"When you wanted me, I figured I had, or would have down the road, better prospects than you. Um, things didn't work out as bright and shiny as I hoped. Now I'd, you know, be willing to settle.

"Ok, actually, I really don't even think of you anymore, and your name doesn't still make me pause and wonder 'what if', if it ever really did, (it doesn't, even though the mere thought of me is still like a fresh punch in the gut for you after all these long withered years).

"But if it consoles you to think that you cross my mind on lonely white nights at three a.m. and I feel some sort of vague formless regret -- honestly, any regret I feel is more for my lost youth than for you per se, at this point you just kinda symbolize that lost youth for me, like an old 'Letter' sweater from highschool or a copy of the program for that play we were in together, or those pictures of guys with long sideburns that you know instantly are from the time of the Nixon Administration --, well, you always were the sentimental sort who wrote poetry and believed bathetic crap like 'true love', so keep on with what's essentially your form of mental masturbation if it makes you feel better."

"Ok, stop crying, it always annoyed me when you cried because it made me feel like I was supposed to do something and what did you want me to do, I mean, you were nice and fun and all that --- yes the sex was good, why do you always ask about that --but, come on, we never -- hell, you especially never really expected it to last, I mean we travelled in different circles and you weren't Jewish, not that that's a big deal to me, but Jesus, your family -- please stop crying, ok, so sometimes on occasion I miss you, is that what you wanted to hear?

"Ok, so sure, sometimes I think of you, but really, if I'm the 'one who got away' for you, don't you sometimes stop to think there's one who got away for me too, and it's only natural that rather than think of you when I'm lonely -- yes, yes, yes, sometimes I do think of you, and you were really nice. Yes! Yes I mean it! Why would I lie now?? Really. I do mean it.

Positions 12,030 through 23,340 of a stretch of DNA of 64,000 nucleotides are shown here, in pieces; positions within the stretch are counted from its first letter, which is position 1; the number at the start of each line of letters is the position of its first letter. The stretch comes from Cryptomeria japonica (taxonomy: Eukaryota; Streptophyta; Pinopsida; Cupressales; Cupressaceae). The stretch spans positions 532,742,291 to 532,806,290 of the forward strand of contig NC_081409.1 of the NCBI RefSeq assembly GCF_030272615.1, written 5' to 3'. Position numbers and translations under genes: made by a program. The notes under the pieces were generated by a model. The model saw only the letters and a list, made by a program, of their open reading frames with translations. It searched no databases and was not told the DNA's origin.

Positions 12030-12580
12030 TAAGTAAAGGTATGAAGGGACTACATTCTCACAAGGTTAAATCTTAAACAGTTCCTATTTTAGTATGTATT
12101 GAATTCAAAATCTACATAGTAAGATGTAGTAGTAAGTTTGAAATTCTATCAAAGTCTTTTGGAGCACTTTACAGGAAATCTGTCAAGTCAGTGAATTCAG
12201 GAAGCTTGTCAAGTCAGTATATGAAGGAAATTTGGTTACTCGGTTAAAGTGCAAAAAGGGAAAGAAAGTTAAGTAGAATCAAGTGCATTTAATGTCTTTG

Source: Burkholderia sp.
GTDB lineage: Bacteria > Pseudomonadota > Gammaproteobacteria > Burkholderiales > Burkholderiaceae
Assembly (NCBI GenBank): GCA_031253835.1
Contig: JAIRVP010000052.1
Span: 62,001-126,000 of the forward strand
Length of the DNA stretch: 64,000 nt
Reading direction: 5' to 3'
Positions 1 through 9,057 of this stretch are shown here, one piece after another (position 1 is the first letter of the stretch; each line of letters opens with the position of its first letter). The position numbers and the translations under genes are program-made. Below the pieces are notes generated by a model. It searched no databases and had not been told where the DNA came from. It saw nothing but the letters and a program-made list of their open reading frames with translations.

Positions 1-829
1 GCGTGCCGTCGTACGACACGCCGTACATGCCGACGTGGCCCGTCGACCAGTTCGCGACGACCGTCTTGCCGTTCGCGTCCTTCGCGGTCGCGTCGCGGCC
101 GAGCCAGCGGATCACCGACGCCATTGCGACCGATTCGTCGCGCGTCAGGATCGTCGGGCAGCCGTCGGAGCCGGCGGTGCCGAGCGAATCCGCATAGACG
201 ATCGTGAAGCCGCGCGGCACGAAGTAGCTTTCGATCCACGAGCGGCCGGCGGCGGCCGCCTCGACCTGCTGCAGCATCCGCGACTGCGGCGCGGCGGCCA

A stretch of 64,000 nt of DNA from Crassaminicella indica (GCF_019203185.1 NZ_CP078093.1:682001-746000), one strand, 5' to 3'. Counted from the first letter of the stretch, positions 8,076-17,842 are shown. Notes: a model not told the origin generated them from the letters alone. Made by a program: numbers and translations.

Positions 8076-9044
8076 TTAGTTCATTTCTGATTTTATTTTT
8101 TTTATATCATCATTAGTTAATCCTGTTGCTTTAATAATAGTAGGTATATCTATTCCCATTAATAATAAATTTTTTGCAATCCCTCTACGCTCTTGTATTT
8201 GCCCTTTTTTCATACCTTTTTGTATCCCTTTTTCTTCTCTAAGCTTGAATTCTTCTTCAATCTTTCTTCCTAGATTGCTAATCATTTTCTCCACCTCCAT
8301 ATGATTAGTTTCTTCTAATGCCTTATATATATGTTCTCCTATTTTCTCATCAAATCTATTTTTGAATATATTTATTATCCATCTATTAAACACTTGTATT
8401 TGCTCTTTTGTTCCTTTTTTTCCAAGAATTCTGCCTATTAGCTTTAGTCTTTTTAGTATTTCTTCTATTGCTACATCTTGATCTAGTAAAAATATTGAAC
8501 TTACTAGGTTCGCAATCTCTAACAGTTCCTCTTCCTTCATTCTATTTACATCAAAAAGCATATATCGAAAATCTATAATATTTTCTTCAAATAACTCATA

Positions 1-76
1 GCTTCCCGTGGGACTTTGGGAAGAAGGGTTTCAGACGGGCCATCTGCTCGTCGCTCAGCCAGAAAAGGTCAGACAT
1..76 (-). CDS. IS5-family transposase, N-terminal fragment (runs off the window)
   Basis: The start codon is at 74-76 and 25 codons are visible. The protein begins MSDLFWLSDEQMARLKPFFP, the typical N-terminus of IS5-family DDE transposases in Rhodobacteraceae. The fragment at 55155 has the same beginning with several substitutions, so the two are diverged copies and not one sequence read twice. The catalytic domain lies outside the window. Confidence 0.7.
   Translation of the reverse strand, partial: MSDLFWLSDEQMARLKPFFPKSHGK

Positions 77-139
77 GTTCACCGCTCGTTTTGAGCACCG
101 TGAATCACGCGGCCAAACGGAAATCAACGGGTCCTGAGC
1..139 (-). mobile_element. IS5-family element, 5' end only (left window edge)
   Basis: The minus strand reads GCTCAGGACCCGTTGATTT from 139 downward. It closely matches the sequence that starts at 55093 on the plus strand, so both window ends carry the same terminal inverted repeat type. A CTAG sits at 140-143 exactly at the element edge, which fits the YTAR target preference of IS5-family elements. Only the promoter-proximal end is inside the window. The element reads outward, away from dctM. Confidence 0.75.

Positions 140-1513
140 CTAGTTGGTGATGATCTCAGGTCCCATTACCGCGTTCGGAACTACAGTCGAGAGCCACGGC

"Yes, you were really nice. Ok?

"And it was great talking to you. Sure, sure, same time, next year, give me a call like always. No, I do like hearing from you. I do.

"Ok, you have a nice night too."

United States

Journal: Visitors to US to be tagged with RFID by Homeland Security 4

Journal by orthogonal

silicon.com reports that 'the US Department of Homeland Security has decided to trial RFID tags' .... 'to track both pedestrians and vehicles entering the US to automatically record when the visitors arrive and leave in the country.'

Welcome to the Land of the Free!, number 4c62c570-70c5-11d9-9669-0800200c9a66! You'll be reflecting at 2450 MHz, enjoy your stay!

The article goes on to explain that

The testing phase will continue until the spring of next year. The exact way RFID will be used with the travellers is not yet known.

. . . .

US Under Secretary for Border & Transportation Security, Asa Hutchinson, said in a statement: "Through the use of radio frequency technology, we see the potential to not only improve the security of our country, but also to make the most important infrastructure enhancements to the US land borders in more than 50 years."

What is your frequency, Kenneth?

Remind me again why the most talented foreign scientists are no longer doing research in America?

And how soon will the "success" of this program lead to tagging government employees and contractors as a prelude to tagging all citizens?

The Almighty Buck

Journal: "senior level web programmer" and SQL DBA, $10 per hour? 8

Journal by orthogonal

On craigslist.org I see under "Computer Gigs", an ad for a "senior level web programmer" with, additionally, "exceptional Microsoft SQL 2000 administration... skill".

By "senior", the ad explains, they mean "someone with at least 5 to 6 years working experience in Microsoft Platforms. Microsoft certification is a plus."

The offer requires a minimum three month contract, with set hours of 10:30 am to 3:30 pm, Monday through Thursdays (with Fridays off). That's 20 hours a week (but without apparently the ability to time-shift or moonlight so as to accomodate another 9-5 job).